I’ve been debating writing this post all week. Every time I’ve had a chance over these past few days, I tell myself to get going and write it. Not so much because Ashley and JP’s wedding is that big of a deal, but because, as you know, I make promises to myself (and to you) about writing in between Bachelor seasons and let’s be honest – I haven’t held up my end of the deal.
But then THIS happened. And you all know what THIS is. This single tragic moment in time that has paralyzed me with fear for my children, that has filled me with such a deep sense of sadness that I’ve cried rivers sitting in front of my laptop all week long, staring at those precious faces, aching for those parents trying to navigate through their new reality and trying, like everybody else, to make sense of it all.
So this week, I’m not a tell-it-like-it-is, leave no flaw un-noticed ‘babe from the burbs.’ This week, I’m just a mom.
Sure, it would be easy for me to ponder how it is that even with clothes that tight, Ashley has no rolls.
I could run off a few lines about how Molly certainly wasn’t ‘rocking her bump’ during that interview with Jason and that it made me shudder as I realized we’d have to live the next six months swallowing vomit while the media labels Kate Middleton’s maternity wardrobe ‘iconic’ despite the fact that it will likely be the most brutal, frump-tastic eyesore we’ve ever seen (come on, you know it’s true).
I could mention that hearing Emily tell the camera that she still has hope for herself, made me utter a silent prayer – ‘dear God, please don’t give this fame whore another season’.
And then of course, I could focus on ABC’s sweethearts, Ashley and JP (Jordan Paul – who knew?) in all of their sickeningly-in-love glory. I could admit (and it’s okay, you can too) that watching them eat caramel apples just reaffirmed for me that caramel apples are, in fact, gross. Sure, the shell is a party in your mouth, but once you get past it, you’re left with a too-soft, likely bruised apple that’s been sitting on a shelf a few days too long.
I could talk about Ashley’s sister who’s very pretty, but also very not normal, or I could make some remark about she and her mom having the same thong and that watching Ashley ride that pole, while obnoxious, was still better than the Nair ad from her season where she crawled towards the camera through the sand, every freaking time there was a commercial. And don’t even get me started on the imprint of JP on her toenails.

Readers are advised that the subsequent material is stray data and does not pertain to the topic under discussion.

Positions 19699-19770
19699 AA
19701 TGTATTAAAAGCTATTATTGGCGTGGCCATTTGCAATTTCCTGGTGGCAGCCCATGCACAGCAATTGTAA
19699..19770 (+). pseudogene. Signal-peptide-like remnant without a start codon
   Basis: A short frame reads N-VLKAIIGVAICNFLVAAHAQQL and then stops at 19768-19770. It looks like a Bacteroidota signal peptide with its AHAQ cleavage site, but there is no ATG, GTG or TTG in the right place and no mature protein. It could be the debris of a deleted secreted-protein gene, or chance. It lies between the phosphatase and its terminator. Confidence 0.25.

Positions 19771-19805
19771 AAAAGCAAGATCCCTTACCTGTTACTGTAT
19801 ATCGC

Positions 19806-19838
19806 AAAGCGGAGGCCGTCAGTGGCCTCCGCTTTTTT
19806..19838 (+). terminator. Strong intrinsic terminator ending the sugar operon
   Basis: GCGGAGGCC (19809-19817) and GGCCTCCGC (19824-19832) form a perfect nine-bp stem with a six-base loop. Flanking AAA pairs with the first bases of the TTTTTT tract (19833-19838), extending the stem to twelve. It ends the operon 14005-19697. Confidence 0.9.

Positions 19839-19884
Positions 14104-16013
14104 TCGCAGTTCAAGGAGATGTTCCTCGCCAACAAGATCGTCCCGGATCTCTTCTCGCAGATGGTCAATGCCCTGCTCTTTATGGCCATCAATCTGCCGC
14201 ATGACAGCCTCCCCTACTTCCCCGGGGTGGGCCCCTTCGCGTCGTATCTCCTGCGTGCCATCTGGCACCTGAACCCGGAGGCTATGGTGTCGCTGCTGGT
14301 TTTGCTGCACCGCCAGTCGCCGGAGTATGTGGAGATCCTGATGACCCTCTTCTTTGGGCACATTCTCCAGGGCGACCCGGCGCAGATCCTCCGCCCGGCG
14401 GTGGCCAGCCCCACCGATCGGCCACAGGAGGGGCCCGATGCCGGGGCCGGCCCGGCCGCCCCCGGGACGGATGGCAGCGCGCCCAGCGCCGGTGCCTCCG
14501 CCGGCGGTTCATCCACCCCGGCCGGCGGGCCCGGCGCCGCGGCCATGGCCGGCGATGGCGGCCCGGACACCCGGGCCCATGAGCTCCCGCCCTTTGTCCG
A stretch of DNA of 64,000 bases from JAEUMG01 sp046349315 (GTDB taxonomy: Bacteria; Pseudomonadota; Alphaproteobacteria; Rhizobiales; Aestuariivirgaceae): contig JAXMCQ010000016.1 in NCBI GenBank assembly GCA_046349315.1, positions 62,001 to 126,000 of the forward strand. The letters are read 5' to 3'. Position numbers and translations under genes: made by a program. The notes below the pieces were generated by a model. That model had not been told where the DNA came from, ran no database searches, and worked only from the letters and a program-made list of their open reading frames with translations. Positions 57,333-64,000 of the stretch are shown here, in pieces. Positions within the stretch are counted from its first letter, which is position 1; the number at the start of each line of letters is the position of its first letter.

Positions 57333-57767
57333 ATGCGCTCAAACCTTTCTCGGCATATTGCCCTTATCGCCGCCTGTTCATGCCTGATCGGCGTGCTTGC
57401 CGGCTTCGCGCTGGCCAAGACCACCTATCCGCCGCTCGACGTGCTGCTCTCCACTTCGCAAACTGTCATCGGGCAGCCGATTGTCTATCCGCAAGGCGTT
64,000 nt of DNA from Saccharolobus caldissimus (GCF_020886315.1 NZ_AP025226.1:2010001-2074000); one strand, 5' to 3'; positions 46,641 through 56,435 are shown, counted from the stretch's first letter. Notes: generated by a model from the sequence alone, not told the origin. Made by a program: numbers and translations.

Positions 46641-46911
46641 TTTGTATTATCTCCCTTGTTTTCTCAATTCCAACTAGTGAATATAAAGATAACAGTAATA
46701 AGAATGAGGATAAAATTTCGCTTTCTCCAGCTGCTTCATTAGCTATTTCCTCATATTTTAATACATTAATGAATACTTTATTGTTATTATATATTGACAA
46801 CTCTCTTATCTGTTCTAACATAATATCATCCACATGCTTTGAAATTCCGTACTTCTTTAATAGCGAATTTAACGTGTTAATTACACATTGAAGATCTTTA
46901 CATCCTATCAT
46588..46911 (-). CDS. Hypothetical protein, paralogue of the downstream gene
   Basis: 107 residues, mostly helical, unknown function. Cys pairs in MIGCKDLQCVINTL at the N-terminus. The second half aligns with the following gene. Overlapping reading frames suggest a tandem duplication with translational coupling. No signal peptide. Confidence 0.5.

And then I could get mushy and admit that, you know what? They made it. Two years after meeting, and no doubt a ton of off-camera scrutiny later, they made it. And they looooooove each other. And they’re happy. And they basically seem like a normal (albeit bubbly) couple. And their wedding was beautiful. And her flowers were a huge improvement from Trista’s Pepto-pink themed wedding. And her dress was perfection. And he is adorable. And their dog, while totally emasculating, kinda does grow on you.
Yes, there were a lot of tears shed this week, and admittedly, some of them were for Ashley and JP.
But almost all of them were for those kids. And teachers. And families. And community. And for all of us parents, who in deep dark moments, picture our kids in this kind of nightmare. Driving past the cookie-cutter elementary schools in my neighborhood, slowing down to let people cross, I am hyper-aware of my surroundings, noticing details like missing letters on signs and one lone tree, leaves still clinging defiantly to branches against the cold wind. I drive by and wonder how the morning went that day in those houses.
Was it like my house? A slow, snuggly start, clothes laid out neatly, my heart melting as I quietly watch my five and a half year old son coach my two and a half year old daughter through the art of teeth-brushing? An attempt to offer something other than cereal or waffles followed by heaping portions of cereal and waffles. And then, the slow panic setting in. A look at the clock. The realization of the impending day – meetings, deadlines, dinner to prep, drop-offs to do. The rush to get out the door, the hunt for mitts and hats and forgotten library books. The wrestling match with a stubborn zipper that sends my son into a frustrated frenzy as he tries desperately to be independent. The meltdown by my two year old as I calmly explain for the 18th time, why she can’t wear flip flops in December. Another mental note to myself, to hide the goddamn flip flops.
Did it happen for them, just like that? Did they have time for kisses? For looks in the eye and ‘I love you’ and ‘have a great day!’? For special surprises in lunch bags?
I have no answers. I barely have any more tears. I don’t even have questions, because what does it matter? It happened and there’s nothing we can do about it. We can blame gun control. We can blame mental illness. But all I want to do is reach out and hug those mothers who are asking themselves how they’re going to get through this. How they’re going to be able to be there for their other kids, with that same hair, that same sparkle in their eyes staring back at them, reminding them. How they’re going to chastise themselves for not slowing it down that morning, for not taking the time for the extra kiss, for being too busy the night before cleaning up the kitchen to enjoy time with the kids before bed. How they’re going to ask ‘what if?’ and say ‘if only’ for the rest of their lives, because that’s what mothers do.
I’m sure in time, I’ll be back to myself and so will all of you. In a few weeks, I’ll be sitting on my couch watching Sean Lowe begin ‘his journey’ to find love and taking notes on uni-boobs and bad poems and throbbing biological clocks.
But this week, I’m just a mom. And I’m going to go hug my kids.